Scotland Travel Blog

Scotland Genealogy: Finding Your Clan




There are so many reasons to come to Scotland: the castles, the golf, the stunning scenery, Fringe festival. I could go on for days. But the reason I first traveled to Scotland, and the reason that brings thousands from America and elsewhere each year, is to connect with Scottish ancestors. Maybe you’ve dug deep into your genealogy already, and want to go beyond what you can find online, or maybe you just want a hands-on experience with the family history you already know about. Either way, I want to help you get the knowledge and experience of your Scottish ancestry. One way to start is by learning about your clan.

Creative Commons photo by James MacDonald.

Creative Commons photo by James MacDonald.

What exactly is a clan?

In Scotland, a clan is more than just an extended family, and doesn’t always imply genetic links. Just because my last name is Rose doesn’t mean I’m directly descended from the Roses that have lived in Kilvarock Castle for centuries. Many times, local farmers and families who depended on the clan chiefs for protection took on the name of their chiefs. A clan name is a good hint that some of your ancestors lived near the clan’s territory, but it doesn’t necessarily mean you can trace your family tree back to nobility.

Most clans have a symbol or crest, usually with a clan motto featured on it, as well as one or more clan tartans, such as the MacDonald tartans shown in the photo above.

How do I find my clan?

This step was easy for me, because my name happens to be a clan name. But that’s not always the case. In addition to family ties, clans were held together by political and military alliances, and several smaller families would group together under each larger clan. Here are a list of some (not nearly all) of the Scottish surnames that are associated with each major clan:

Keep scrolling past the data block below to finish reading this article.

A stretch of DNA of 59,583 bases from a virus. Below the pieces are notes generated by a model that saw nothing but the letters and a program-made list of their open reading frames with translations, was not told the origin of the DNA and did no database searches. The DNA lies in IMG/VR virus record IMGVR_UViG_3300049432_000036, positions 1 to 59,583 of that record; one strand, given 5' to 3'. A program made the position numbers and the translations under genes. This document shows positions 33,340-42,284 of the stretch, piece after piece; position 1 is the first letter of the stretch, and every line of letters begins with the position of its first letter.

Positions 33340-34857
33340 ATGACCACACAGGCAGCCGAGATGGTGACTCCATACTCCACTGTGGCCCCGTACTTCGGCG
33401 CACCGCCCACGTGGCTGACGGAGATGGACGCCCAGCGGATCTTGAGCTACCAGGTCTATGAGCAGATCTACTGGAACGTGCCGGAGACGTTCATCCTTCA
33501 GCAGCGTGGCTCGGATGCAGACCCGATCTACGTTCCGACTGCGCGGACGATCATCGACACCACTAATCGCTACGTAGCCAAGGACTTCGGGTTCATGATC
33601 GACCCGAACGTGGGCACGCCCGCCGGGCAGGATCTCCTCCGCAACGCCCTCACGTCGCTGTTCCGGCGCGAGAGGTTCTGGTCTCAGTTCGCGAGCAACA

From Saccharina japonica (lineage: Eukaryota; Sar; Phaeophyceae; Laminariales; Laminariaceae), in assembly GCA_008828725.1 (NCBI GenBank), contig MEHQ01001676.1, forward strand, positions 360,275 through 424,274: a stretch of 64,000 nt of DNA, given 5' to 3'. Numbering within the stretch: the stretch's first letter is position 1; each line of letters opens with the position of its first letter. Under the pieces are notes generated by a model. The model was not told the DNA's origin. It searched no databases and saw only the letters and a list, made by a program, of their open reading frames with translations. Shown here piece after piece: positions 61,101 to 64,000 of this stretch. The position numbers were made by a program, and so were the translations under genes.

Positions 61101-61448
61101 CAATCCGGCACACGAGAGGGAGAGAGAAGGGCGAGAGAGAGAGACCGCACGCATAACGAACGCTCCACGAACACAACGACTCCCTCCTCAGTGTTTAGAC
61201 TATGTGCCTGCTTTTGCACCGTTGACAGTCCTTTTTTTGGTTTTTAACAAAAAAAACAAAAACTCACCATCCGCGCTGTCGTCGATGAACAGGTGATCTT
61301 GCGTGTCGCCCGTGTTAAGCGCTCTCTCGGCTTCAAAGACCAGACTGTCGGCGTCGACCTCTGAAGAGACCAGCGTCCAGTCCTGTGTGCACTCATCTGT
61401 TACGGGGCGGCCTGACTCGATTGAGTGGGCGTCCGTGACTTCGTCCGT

(Keep in mind that the spelling of your name may have changed over the generations. For example, Clyne, Kline and Klyne are all variations and offshoots of the same family.)

Clan Buchanan: Buchanan, Coleman, Donleavy, Dow, Findlay, Gibb, Gibson, Gilbert, Harper, MacCook, MacKinley, MacLay, MacMaster, Masterson, Morris

Clan Cameron: Cameron, Chambers, Clark, Clarkson, Cleery, Kennedy, Leary, MacAllen, MacPhail, Taylor

Clan Campbell: Arthur, Burns, Campbell, Cowell, Cusack, Dunmore, Fisher, Harris, Hastings, Iverson, MacIver, Pinkerton

Clan Chattan: Chattan, Clark, Clarkson, Cleary, Dole, Gowan, Hardy, Leary

Clan Douglas: Cady, Dickie, Drysdale, Douglas, Forrest, Forester, Foster, Glenn, Kirkpatrick, Morton

Clan Forbes: Berry, Boyes, Forbes, Walters

Clan Fraser: Cowie, Fraser, Gilroy, Lovett, MacSimon, Oliver, Simon, Simpson

Clan Gordon: Adams, Addison, Atkins, Atkinson, Barrie, Cullen, Duff, Edison, Gordon, Huntly, Todd

Clan Graham: Allardice, Conyers, Graham, Grimm, Haddon, Haldon, Howe, Howie,

Clan Grant: Alison, Allen, Grand, Grant, Herron, Kern, Pratt

Clan Gunn: Enrick, Gunn, Jameson, Keane, MacComas, MacKeamish, MacRobb, MacWilliam, Swanson, Williamson, Wilson

Clan Hannay: Anna, Hannay

Clan Hay: Ayers, Dalgattie, Errol, Getty, Gifford, Hay, Hayden, Hayes, Hayfield, Haynes